Electrodeionization

In electrodeionization (EDI), water is deionised using electric current, ion-exchange membranes and resin. EDI is typically used for the final polishing of water after the reverse osmosis stage when there is a need for very low conductivity of the water (below 0.1 μS/cm). Very low conductivity water is required, for example, for steam turbines in electric power plants and in the production of various semiconductor components (e.g. production of solar panels).

Equipment and system principle

An electrodeionization system consists of an EDI cell (basically an encased unit containing ion-selective membranes and mixed bed ion-exchange resin), a DC power supply unit and piping with the necessary regulators and sensors to control the flow of water within the EDI cell.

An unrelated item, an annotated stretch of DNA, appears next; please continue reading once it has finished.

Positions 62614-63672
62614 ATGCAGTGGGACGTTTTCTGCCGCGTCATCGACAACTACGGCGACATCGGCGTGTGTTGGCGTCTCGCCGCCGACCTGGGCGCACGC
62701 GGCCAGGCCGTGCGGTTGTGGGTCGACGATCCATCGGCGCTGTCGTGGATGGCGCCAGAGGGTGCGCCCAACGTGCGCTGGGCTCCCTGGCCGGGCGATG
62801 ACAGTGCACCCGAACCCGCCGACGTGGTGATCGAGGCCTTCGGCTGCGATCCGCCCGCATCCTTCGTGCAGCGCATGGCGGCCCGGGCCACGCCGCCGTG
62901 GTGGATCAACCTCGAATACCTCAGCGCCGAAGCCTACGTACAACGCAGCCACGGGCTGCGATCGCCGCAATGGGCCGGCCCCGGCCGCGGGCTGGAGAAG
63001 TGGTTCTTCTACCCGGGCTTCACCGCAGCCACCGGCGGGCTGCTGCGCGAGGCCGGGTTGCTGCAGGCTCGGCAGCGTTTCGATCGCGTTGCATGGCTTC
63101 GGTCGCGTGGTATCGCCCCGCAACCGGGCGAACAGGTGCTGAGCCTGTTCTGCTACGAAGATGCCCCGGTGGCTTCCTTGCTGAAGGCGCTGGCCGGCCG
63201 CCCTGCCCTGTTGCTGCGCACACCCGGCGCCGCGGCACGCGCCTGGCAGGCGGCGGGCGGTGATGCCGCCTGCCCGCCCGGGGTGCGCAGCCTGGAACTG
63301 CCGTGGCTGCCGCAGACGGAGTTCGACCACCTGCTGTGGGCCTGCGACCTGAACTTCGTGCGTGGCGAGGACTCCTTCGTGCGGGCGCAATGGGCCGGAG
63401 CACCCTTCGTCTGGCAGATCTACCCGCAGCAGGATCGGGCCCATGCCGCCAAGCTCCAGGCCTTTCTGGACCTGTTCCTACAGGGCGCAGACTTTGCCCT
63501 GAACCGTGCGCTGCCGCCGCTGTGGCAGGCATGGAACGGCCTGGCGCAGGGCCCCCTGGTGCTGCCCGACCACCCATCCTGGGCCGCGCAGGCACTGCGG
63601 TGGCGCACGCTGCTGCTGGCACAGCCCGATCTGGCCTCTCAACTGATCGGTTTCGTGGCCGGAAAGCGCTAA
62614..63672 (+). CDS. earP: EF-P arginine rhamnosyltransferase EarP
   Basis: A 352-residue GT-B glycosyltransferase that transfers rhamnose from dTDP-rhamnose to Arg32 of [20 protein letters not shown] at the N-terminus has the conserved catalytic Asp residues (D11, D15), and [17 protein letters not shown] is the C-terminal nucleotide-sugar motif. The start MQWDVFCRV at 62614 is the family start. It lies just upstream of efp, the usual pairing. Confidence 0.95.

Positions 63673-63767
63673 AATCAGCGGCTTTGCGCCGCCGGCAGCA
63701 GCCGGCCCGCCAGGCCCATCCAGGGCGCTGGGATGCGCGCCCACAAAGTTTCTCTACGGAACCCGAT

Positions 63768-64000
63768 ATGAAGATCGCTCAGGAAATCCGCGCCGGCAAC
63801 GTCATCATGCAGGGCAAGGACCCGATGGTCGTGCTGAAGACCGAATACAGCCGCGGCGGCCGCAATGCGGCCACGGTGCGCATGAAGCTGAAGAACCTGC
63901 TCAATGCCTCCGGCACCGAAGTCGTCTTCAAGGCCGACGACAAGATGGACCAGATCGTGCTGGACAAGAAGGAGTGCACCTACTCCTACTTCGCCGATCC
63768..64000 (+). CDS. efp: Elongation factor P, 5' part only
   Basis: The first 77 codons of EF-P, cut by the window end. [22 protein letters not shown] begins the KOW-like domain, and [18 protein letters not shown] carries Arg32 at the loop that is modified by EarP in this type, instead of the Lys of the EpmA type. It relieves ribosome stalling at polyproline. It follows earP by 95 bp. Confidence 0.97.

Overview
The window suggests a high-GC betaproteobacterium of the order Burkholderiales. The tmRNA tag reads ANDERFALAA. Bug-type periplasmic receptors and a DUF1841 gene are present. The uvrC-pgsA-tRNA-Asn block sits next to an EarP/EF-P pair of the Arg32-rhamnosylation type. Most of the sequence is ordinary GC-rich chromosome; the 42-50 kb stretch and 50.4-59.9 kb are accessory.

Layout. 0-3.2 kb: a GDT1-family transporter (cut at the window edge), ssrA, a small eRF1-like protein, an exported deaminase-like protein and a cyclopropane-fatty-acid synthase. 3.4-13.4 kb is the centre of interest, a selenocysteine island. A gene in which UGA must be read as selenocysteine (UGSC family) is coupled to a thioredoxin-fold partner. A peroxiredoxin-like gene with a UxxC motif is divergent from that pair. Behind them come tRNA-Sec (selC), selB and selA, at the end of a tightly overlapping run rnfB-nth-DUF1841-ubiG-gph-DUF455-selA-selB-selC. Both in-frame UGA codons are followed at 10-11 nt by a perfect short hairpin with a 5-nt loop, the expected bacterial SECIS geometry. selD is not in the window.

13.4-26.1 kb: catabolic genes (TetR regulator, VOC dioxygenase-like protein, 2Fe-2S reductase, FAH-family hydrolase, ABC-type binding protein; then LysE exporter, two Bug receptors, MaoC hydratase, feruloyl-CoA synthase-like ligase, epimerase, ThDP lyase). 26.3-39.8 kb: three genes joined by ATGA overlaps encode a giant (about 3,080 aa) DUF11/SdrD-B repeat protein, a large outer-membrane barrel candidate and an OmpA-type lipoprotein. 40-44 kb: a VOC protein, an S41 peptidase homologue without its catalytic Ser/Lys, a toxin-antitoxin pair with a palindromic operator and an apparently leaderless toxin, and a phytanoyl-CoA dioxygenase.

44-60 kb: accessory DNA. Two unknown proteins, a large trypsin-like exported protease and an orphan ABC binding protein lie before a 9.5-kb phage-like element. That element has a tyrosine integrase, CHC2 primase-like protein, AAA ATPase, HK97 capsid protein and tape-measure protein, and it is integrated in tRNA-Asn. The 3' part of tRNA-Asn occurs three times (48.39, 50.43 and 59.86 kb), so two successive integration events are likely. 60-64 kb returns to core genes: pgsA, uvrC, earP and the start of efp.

Within the EDI cell, the water is divided into final product water (diluate), concentrate and electrolyte (the residue water streams that include filtrated substances). The concentrate and electrolyte can be collected and re-used elsewhere in the process. With EDI, the yield is typically between 90–95%.

Required information for system design

To complete a water treatment system design, a raw water analysis is needed together with information about the required water flow/capacity of the system and the required water quality after treatment or information about the use of the water produced. If the equipment being installed in an existing space, information about the available drainage and room dimensions is also good to know.